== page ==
Before addressing the ability of artists to change the environmental equation, we must consider whether the current situation of arts constitutes an environmental threat that must be confronted or if it can be disregarded. To understand the issue in all its aspects, we must define the concept of the environmental impact of the artistic process. Is it limited to artistic production without other preceding or subsequent processes or is it extended from the start of the supply chain to its end?

Many might consider that the issue is only related to artwork. So in the case of a painting, the impact would be limited to matters directly related to the painting itself, such as the type of painting and colors, and here lies the fallacy. Determining the environmental impact of all industries begins at the start of the supply chain, that is, with the delivery of raw materials by the product supplier and ends with the consumer. Therefore, we are discussing the environmental impact of the entire artistic production process, not just the product. Based on the above, reducing the negative impact lies in reducing the consumption of energy and resources at every stage of production, marketing, and sale of this art since the conception stage. Therefore, the environmental impact of each type of art will vary according to its type, presentation, and receipt. The drawback here is that we can't necessarily get to the real numbers that reflect the scale of the problem. This is where the artist, his fans, and sponsors come in to identify the factors that might help transform the process to be more sustainable and environmentally friendly.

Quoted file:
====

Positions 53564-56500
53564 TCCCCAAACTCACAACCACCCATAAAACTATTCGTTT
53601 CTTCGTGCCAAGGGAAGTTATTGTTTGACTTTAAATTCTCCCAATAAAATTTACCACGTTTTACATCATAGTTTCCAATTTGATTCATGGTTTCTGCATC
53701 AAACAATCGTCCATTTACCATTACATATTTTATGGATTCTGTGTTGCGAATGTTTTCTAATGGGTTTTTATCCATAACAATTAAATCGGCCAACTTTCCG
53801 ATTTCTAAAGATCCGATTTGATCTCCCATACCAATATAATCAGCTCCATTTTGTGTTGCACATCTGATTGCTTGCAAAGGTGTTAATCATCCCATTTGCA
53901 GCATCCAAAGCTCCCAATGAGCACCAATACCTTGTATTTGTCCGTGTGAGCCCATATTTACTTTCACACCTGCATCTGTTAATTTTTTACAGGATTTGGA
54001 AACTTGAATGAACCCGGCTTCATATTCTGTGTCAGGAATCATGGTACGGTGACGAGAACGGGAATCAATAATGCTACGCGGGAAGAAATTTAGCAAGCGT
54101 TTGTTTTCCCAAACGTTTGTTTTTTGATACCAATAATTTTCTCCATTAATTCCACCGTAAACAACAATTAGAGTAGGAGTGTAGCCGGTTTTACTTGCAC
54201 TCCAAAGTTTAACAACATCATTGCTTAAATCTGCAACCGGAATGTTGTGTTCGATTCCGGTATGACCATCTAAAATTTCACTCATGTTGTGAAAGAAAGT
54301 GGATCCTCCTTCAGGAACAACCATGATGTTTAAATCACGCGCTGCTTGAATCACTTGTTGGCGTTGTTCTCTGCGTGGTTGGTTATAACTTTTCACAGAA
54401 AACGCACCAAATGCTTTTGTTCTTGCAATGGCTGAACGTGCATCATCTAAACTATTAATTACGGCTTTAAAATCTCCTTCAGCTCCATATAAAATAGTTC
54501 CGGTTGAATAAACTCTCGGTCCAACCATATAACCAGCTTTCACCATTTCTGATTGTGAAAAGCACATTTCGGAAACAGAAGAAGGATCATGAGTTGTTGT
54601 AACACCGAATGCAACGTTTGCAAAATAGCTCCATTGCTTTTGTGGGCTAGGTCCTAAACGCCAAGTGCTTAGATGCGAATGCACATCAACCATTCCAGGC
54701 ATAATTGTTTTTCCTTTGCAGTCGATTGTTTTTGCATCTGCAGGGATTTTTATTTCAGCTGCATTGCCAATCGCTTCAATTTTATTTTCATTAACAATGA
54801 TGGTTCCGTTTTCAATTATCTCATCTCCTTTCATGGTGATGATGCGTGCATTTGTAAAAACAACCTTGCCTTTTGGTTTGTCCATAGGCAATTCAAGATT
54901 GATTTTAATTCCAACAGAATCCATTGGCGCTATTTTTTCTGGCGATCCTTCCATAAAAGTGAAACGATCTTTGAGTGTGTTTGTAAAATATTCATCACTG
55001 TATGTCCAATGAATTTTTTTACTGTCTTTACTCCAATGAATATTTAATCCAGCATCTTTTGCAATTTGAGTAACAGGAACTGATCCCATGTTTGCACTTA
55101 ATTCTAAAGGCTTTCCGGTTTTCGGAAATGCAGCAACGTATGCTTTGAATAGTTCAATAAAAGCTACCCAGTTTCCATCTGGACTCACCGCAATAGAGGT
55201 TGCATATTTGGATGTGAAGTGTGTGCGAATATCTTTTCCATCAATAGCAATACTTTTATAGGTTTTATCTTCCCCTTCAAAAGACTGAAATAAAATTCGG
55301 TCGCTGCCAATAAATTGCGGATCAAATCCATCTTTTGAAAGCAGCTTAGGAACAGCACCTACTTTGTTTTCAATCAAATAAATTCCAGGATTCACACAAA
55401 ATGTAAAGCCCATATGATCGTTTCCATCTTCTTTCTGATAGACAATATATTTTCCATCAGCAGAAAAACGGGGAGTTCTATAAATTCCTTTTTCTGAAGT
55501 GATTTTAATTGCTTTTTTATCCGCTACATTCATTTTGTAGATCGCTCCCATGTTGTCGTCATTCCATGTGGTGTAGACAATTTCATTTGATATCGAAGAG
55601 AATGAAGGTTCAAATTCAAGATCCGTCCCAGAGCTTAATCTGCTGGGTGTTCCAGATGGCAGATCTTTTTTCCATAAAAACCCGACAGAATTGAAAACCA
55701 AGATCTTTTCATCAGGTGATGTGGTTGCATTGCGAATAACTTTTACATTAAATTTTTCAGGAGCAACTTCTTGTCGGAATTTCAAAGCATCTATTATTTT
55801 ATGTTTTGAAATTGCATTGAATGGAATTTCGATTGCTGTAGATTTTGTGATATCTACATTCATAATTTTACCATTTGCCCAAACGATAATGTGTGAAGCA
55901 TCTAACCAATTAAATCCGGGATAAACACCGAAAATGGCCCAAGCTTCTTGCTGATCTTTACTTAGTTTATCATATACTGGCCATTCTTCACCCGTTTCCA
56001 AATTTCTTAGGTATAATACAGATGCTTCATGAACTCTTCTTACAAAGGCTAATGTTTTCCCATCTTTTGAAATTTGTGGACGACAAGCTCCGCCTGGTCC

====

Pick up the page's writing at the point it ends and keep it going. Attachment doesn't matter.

Instead of global statistics in this field, we present the figures of a study conducted in Britain in 2018/2019 as an example. This study has shed light on the consumption of energy, water, and other resources by the art sector in Britain, as well as business trips and art-related travels, and found that CO2 emissions amounted to 114,547 tons. It would take almost 115,000 trees 100 years to absorb this much CO2 emitted in one year! Surely, we cannot compare the two countries due to the difference in size and intensity of artistic production, but we point out the importance of awareness and taking measures to reduce these numbers.